8. The Self-Referential Argument. If P=NP, then by that very fact, one would on general grounds expect a proof of P=NP to be easy to find. On the other hand, if P!=NP, then one would on general grounds expect a proof of P!=NP to be difficult to find. So believing P!=NP seems to yield a more ‘consistent’ picture of mathematical reality.
9. The Philosophical Argument. If P=NP, then the world would be a profoundly different place than we usually assume it to be. There would be no special value in “creative leaps,” no fundamental gap between solving a problem and recognizing the solution once it’s found. Everyone who could appreciate a symphony would be Mozart; everyone who could follow a step-by-step argument would be Gauss; everyone who could recognize a good investment strategy would be Warren Buffett. It’s possible to put the point in Darwinian terms: if this is the sort of universe we inhabited, why wouldn’t we already have evolved to take advantage of it? (Indeed, this is an argument not only for P!=NP, but for NP-complete problems not being efficiently solvable in the physical world.)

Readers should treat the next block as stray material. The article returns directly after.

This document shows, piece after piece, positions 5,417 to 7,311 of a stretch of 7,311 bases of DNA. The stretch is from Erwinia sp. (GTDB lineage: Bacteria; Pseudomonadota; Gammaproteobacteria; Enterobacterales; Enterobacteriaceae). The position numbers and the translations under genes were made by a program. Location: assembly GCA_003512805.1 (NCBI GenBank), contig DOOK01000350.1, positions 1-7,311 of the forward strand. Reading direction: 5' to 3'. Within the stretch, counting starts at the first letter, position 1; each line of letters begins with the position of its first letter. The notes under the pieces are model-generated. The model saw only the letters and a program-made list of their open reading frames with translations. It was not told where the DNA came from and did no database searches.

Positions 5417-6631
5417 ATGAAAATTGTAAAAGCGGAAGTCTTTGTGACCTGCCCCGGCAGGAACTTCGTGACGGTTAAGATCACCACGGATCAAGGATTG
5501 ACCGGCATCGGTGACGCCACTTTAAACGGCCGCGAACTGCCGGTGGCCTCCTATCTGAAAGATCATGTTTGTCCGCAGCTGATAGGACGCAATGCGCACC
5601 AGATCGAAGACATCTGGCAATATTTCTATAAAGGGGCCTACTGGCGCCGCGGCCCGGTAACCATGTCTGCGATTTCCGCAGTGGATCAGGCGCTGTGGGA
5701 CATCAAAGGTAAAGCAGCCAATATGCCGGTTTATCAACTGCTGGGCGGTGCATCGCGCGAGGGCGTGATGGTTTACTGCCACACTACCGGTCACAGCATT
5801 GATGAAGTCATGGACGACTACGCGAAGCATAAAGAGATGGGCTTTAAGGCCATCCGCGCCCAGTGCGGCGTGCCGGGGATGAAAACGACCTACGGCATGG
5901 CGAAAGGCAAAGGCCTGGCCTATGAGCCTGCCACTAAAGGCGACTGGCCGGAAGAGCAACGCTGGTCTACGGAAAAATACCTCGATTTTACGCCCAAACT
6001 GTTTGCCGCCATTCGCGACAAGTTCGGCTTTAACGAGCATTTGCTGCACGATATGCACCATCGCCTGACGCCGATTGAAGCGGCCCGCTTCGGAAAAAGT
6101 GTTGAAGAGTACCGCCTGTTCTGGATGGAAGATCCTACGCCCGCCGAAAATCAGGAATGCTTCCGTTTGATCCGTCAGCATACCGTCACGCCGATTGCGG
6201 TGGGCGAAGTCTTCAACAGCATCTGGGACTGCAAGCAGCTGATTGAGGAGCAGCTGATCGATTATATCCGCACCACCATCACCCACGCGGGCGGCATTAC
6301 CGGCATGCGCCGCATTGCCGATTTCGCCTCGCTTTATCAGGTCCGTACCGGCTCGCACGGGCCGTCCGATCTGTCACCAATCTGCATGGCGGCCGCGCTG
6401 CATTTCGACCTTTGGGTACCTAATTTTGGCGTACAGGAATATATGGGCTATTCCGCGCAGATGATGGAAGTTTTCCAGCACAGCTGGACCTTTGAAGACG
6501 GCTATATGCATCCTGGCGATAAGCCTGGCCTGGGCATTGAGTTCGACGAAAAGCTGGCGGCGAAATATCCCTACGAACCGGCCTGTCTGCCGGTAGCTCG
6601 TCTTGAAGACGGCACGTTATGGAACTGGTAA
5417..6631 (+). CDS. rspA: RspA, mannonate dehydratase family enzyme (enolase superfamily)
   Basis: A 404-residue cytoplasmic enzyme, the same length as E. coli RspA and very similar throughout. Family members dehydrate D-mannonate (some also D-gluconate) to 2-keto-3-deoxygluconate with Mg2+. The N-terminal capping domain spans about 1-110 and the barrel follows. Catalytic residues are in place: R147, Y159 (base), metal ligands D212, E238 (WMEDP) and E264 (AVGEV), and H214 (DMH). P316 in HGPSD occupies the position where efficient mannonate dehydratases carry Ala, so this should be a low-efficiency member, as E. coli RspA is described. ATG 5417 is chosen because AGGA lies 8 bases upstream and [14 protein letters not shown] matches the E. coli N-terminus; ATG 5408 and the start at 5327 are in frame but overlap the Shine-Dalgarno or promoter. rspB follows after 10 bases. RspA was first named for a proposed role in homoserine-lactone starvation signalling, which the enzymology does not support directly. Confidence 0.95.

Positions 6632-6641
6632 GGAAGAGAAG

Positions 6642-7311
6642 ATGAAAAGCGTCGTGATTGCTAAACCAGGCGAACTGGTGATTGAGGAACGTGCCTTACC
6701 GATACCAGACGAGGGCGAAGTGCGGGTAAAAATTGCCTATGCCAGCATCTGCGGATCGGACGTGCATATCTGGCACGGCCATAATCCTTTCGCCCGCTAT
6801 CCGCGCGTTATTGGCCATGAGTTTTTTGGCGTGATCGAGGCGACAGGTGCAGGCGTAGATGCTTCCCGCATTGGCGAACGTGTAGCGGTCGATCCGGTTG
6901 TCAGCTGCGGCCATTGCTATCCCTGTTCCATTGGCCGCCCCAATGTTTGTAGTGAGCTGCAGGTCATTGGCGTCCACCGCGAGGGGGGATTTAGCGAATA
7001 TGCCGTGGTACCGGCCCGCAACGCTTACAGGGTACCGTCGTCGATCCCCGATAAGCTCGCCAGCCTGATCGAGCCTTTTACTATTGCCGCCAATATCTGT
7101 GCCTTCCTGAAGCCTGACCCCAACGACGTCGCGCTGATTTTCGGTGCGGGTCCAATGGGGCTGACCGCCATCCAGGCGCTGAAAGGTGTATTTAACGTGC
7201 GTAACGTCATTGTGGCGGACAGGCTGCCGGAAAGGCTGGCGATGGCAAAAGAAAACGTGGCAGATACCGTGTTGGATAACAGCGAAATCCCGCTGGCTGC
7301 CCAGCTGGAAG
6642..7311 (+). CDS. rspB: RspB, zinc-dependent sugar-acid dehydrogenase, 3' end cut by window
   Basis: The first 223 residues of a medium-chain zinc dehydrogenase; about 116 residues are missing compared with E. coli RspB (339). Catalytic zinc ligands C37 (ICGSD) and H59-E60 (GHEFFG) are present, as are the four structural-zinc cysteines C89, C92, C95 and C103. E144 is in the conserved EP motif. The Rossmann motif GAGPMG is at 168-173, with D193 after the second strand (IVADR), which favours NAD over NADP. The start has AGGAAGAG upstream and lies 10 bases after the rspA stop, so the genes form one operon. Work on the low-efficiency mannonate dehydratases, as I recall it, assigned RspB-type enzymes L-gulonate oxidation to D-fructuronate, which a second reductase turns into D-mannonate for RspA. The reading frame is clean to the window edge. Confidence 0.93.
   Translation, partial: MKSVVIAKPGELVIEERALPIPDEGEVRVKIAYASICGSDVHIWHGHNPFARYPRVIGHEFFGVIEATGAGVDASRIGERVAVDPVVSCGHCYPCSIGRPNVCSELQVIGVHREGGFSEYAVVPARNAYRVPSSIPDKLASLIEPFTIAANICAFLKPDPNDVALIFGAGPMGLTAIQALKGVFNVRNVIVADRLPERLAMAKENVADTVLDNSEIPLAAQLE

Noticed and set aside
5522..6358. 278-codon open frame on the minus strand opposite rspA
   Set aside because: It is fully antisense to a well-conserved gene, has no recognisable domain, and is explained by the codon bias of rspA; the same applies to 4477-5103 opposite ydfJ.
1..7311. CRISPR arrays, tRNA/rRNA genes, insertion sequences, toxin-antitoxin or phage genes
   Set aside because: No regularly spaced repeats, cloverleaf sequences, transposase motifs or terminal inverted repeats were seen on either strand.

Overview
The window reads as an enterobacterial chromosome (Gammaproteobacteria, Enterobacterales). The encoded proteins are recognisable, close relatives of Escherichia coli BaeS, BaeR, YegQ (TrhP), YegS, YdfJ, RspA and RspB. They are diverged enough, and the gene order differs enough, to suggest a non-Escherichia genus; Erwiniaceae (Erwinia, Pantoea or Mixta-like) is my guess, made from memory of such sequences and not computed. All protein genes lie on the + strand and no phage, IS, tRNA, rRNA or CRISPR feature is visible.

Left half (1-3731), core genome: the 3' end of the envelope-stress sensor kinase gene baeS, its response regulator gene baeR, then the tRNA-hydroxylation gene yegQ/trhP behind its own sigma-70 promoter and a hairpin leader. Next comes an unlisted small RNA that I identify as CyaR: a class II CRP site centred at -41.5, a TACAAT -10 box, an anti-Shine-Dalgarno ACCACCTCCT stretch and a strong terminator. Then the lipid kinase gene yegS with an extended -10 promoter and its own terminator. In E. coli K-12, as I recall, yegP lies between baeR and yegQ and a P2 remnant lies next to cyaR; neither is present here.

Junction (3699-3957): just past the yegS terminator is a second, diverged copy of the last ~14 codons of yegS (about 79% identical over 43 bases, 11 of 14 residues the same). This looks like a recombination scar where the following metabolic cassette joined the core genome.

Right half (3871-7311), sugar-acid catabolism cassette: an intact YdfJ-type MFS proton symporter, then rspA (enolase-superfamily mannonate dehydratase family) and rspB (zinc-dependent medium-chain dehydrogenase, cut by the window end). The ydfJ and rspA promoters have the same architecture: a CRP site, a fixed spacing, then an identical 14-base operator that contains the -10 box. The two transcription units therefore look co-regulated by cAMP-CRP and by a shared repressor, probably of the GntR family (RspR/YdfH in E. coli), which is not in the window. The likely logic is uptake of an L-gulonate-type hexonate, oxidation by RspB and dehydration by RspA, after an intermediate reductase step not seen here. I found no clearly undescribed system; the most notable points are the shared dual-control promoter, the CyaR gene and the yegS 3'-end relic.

10. The Utilitarian Argument. Suppose you believe P!=NP. Then there are only two possibilities, both of which are deeply gratifying: either you’re right, or else there’s a way to solve NP-complete problems in polynomial time. (I realize that I’ve given a general argument for pessimism.)

There are several questions that the above arguments don’t pretend to address: first, why is P versus NP a reasonable question? Second, even if P!=NP, why should we expect there to be a proof in ZF set theory? Third, even if there is a proof, why should we expect it to be within reach of the human intellect? I’m really not cut out for this C. S. Lewis role, but look for further installments of Mere Complexity as the need arises…

### 61 Responses to “Reasons to believe”

1. Bram Cohen Says:

You didn’t include the example problem reason. Specifically, the 2k-sum problem obviously requires n^k time π

I haven’t completely given up hope on combinatorial techniques yet. Natural proofs show that any polynomially computable cost function can’t show p!=np, but that may just mean that we need an exponential time cost function (‘number of gates necessary to make this function’ obviously excepted, it needs to be quickly computable for at least some special values). Besides, the non-combinatorial approaches don’t even hold out promise for making distinctions within the polynomial heirarchy.